Uncertainty created by the Labour Party and Greens' plans for the electricity market helped drive the share prices of the main NZX-listed power generators sharply down yesterday, creating more doubt about the likely pricing of shares in Mighty River Power and the other energy assets the Government has up for partial sale, analysts said.
They said the market had taken seriously the Labour-Greens plan to replace the current system with a model where a government-owned single buyer would set prices for generators, and that the share prices for the main power companies had responded accordingly.
The parties said that if they won next year's election they would establish a new agency called New Zealand Power which would act as a single buyer of wholesale electricity. The agency would have the power to set prices based on generators' operating costs and a fair return on capital.
Nick Lewis, an analyst at Wellington-based brokers Woodward Partners, said it now looked increasingly likely that Mighty River would be priced at the lower end of the $2.35 to $2.80 price range.
He added there may also be a problem as to how overseas investors - which the Government sees as an important part of the partial privatisation process - would view a possible change in the regulatory framework.
Lewis, a former risk manager and analyst responsible for leading debt and equity analysis of US utilities at JP Morgan, said there could be a "chilling" effect for potential overseas investors.
"If it comes to be, as proposed, it would absolutely require a writedown of the generation assets by all the generator-retailers in the market - the three state-owned enterprises, plus Contact and TrustPower," he said.
Shares in Contact Energy, the biggest listed energy generator and retailer, dropped by 15c, or 2.75 per cent, to $5.31, having already fallen by 26c on Thursday. TrustPower dropped 38c or 5 per cent to $7.18. Utilities investor Infratil, which has a majority stake in TrustPower, dropped 3c, or 1.3 per cent, to $2.30.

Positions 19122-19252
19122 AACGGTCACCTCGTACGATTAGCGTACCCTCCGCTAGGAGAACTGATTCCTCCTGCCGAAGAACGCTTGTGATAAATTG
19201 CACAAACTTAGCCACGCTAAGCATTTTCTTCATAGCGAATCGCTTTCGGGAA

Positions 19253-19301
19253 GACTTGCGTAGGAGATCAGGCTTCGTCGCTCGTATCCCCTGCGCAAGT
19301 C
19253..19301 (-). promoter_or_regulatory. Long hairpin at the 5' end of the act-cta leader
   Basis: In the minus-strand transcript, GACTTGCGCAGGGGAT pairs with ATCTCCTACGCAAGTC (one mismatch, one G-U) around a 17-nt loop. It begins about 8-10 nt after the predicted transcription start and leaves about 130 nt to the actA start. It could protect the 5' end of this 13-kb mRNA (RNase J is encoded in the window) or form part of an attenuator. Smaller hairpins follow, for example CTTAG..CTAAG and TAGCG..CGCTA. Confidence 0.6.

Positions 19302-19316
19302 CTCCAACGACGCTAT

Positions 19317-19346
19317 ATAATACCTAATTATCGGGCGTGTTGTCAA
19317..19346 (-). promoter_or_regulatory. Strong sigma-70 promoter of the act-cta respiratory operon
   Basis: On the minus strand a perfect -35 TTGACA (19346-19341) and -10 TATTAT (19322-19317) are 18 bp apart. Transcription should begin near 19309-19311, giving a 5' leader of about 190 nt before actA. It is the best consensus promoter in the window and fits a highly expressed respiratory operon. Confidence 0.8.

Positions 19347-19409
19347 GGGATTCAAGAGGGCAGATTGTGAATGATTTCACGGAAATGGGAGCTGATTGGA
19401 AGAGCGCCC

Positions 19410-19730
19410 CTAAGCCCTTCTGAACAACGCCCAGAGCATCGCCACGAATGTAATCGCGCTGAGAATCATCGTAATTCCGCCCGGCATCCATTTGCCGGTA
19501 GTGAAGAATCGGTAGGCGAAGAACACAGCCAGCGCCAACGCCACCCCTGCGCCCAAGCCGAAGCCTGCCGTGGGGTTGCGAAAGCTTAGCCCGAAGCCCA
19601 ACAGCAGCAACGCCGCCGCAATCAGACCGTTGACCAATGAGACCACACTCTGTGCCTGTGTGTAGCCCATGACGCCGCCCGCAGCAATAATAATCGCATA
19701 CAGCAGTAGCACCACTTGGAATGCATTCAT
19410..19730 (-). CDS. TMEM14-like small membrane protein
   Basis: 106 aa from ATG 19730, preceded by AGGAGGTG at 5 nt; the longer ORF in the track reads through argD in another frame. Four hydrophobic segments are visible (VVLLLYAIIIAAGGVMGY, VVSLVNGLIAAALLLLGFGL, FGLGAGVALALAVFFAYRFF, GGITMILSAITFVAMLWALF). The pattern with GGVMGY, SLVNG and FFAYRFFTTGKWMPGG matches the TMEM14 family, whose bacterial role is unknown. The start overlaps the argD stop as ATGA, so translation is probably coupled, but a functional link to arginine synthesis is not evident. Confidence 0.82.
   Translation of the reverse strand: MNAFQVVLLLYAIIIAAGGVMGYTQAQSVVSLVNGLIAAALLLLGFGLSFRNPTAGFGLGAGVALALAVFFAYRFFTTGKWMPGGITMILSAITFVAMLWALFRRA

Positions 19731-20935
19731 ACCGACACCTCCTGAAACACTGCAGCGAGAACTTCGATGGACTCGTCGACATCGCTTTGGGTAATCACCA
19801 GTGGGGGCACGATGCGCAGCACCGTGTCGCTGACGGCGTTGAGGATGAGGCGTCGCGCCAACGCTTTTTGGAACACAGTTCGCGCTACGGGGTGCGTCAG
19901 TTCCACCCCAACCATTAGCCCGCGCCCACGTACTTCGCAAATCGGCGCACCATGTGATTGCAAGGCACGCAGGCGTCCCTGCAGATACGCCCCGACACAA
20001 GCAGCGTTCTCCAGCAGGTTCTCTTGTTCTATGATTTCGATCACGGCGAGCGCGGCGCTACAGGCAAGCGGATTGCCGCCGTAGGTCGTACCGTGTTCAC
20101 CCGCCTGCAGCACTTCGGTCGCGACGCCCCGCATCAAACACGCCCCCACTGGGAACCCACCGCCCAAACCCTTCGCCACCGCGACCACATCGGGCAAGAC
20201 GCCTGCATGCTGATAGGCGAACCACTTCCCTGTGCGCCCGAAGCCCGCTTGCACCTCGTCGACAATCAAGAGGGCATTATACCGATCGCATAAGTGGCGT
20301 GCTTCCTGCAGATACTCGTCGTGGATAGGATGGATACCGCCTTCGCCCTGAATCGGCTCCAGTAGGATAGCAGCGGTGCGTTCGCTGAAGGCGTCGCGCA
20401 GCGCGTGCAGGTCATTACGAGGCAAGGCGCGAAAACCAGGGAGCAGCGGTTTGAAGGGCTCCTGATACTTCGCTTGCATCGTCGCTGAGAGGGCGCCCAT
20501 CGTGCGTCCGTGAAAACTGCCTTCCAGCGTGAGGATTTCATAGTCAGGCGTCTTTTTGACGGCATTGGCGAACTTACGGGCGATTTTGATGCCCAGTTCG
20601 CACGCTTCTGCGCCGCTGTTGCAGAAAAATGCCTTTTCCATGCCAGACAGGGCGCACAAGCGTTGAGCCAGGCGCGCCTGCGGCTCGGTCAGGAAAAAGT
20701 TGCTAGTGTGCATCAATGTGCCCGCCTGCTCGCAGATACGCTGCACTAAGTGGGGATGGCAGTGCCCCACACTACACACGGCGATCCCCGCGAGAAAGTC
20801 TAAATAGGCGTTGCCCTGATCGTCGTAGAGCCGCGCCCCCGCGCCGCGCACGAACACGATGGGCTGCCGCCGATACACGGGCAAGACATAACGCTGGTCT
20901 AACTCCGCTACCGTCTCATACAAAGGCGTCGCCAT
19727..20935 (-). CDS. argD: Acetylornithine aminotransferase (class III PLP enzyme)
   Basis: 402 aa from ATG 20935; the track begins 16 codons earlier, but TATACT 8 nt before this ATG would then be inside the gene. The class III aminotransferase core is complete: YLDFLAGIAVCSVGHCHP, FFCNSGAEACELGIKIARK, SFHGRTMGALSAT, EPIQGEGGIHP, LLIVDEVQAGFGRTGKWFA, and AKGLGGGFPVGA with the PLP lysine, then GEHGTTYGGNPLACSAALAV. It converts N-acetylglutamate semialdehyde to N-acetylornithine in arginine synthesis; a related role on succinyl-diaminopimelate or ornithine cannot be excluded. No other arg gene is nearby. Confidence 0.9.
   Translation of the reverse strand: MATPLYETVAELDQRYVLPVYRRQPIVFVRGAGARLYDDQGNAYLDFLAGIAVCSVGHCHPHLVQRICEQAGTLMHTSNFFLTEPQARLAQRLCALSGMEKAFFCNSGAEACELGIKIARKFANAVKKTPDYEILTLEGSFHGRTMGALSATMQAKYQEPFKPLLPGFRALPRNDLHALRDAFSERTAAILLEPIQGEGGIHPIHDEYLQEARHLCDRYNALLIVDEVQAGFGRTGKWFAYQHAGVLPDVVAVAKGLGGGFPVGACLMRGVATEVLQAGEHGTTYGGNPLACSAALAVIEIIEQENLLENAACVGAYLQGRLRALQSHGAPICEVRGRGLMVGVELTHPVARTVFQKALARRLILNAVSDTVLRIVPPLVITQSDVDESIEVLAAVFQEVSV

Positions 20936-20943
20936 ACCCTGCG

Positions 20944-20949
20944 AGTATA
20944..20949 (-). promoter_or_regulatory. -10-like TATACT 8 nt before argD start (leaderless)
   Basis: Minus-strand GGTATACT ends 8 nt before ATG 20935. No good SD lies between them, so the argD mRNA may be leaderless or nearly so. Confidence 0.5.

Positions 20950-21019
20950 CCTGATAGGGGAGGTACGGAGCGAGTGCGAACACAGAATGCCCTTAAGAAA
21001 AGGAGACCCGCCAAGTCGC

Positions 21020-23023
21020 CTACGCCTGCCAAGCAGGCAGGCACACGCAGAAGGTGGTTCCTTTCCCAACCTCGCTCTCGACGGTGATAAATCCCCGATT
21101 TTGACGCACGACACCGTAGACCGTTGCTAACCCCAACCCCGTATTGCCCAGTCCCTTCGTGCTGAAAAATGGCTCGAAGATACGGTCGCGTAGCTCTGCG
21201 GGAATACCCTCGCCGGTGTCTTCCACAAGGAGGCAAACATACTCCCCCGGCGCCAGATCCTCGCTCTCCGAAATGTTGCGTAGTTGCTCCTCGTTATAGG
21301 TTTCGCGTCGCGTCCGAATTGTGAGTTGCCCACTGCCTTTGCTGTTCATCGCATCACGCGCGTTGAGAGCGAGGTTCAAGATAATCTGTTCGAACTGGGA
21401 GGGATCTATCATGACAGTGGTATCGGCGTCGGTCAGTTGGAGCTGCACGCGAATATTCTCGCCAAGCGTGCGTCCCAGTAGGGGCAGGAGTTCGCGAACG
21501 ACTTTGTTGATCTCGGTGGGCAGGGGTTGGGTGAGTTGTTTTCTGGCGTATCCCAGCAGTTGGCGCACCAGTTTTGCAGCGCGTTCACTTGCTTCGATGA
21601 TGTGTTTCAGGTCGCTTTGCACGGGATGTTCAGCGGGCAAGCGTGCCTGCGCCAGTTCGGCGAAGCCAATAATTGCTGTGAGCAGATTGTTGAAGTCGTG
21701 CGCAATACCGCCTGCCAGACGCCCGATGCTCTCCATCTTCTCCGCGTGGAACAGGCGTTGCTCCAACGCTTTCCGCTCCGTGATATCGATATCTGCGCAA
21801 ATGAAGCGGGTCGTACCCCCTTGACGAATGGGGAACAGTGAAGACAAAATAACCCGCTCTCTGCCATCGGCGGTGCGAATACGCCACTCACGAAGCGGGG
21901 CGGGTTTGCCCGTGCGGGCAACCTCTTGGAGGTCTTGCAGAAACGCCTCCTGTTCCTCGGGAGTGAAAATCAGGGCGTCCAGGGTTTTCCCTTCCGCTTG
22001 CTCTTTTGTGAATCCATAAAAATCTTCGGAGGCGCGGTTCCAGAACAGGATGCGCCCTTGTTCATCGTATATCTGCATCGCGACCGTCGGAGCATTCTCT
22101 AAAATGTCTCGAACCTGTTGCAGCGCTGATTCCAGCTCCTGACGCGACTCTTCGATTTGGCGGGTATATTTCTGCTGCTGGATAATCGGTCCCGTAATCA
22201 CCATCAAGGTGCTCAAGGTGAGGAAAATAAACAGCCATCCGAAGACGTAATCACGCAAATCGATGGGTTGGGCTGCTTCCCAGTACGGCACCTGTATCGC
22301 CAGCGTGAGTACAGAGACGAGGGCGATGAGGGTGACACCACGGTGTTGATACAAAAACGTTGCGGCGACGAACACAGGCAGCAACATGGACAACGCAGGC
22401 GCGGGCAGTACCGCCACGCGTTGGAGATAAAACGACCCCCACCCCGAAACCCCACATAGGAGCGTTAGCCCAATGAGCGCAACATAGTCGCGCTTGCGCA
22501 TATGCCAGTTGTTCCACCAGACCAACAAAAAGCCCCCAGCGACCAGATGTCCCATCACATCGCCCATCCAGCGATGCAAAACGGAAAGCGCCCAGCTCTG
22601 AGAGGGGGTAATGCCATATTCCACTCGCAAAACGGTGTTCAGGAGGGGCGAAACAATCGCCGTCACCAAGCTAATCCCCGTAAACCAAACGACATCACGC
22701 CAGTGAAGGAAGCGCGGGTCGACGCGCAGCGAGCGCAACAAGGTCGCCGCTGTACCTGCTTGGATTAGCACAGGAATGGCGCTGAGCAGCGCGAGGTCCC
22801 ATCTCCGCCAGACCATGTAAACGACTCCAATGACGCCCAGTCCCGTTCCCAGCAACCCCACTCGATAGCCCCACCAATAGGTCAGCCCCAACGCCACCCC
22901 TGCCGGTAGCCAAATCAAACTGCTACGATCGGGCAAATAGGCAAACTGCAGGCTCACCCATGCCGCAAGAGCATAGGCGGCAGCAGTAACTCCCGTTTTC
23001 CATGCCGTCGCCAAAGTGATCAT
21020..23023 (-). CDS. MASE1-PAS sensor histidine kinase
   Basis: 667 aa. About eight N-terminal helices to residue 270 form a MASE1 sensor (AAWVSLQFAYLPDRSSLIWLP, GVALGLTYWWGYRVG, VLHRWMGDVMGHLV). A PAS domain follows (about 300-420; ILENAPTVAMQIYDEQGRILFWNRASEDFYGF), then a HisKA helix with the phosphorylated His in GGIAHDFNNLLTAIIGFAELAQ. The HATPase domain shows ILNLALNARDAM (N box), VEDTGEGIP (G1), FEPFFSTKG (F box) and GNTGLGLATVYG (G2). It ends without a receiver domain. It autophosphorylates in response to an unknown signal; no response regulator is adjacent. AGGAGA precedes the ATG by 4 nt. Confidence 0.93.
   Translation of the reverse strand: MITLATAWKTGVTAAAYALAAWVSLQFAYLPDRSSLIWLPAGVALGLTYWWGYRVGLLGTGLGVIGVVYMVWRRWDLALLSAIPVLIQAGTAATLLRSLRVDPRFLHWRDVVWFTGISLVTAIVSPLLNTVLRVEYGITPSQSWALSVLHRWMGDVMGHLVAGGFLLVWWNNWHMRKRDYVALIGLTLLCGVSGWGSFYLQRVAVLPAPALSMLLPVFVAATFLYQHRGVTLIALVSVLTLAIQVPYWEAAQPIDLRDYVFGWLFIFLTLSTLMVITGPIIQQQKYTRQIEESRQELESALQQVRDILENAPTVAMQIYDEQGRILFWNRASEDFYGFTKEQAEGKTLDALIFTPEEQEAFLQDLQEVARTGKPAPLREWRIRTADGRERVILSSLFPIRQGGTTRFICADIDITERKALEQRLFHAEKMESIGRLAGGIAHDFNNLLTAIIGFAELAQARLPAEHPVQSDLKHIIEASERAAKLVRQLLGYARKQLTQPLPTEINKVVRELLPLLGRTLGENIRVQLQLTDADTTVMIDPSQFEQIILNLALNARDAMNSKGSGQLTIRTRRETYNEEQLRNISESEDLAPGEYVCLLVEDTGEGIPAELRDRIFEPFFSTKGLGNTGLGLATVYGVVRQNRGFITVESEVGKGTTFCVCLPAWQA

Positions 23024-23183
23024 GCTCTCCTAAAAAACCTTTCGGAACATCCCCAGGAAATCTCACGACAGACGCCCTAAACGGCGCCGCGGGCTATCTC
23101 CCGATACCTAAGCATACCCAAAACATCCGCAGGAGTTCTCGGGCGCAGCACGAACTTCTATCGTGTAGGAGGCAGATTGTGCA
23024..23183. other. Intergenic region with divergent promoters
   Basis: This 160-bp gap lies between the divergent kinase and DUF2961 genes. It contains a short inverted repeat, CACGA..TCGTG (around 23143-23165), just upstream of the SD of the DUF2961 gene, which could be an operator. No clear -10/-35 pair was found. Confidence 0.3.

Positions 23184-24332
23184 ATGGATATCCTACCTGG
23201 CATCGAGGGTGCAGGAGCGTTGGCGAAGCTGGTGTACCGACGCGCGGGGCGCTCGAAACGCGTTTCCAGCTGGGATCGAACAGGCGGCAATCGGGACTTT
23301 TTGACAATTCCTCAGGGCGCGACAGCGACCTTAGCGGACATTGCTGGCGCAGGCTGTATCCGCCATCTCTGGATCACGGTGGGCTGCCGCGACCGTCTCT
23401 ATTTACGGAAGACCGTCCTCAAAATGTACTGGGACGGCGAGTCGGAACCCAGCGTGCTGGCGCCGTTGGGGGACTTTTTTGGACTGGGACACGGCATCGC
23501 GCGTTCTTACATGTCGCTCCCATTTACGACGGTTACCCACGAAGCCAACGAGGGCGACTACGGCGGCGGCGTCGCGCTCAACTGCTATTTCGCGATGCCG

Brokers said the three stocks had attracted higher-than-usual volumes and that it looked like a mixture of retail and institutions selling.
Contact, which is 52 per cent owned by Australia's Origin Energy, has seen its market capitalisation drop by $301 million since the proposal was announced on Thursday.
Analysts said the week's political developments would add another element of uncertainty in a market that was already questioning the future of the country's biggest power user, the Tiwai Point aluminium smelter, and the impact that its possible closure could have on supply and demand.
They said the possibility of a new regulatory regime coming into being, either at the next election in 2014 or the one after in 2017, or even a watered down version coming into force at some point, was bound to influence how the Mighty River shares were priced. A so-called book-build, or auction style bidding process, which involves institutions putting in their bids within the indicative $2.35 to $2.80 range, is to start on May 7, and the week's developments meant bids were likely to be at the low end.
"It's a reasonable assumption that bids will be lower," BT Funds Management portfolio manager Matt Goodson said.
JB Were investment strategist Bernard Doyle said a move to a state buyer of power risks being a retrograde step for the New Zealand economy.
"Secondly, we believe it will prove damaging for New Zealand capital markets, and comes at an unfortunate time given the significant progress made here since 2010."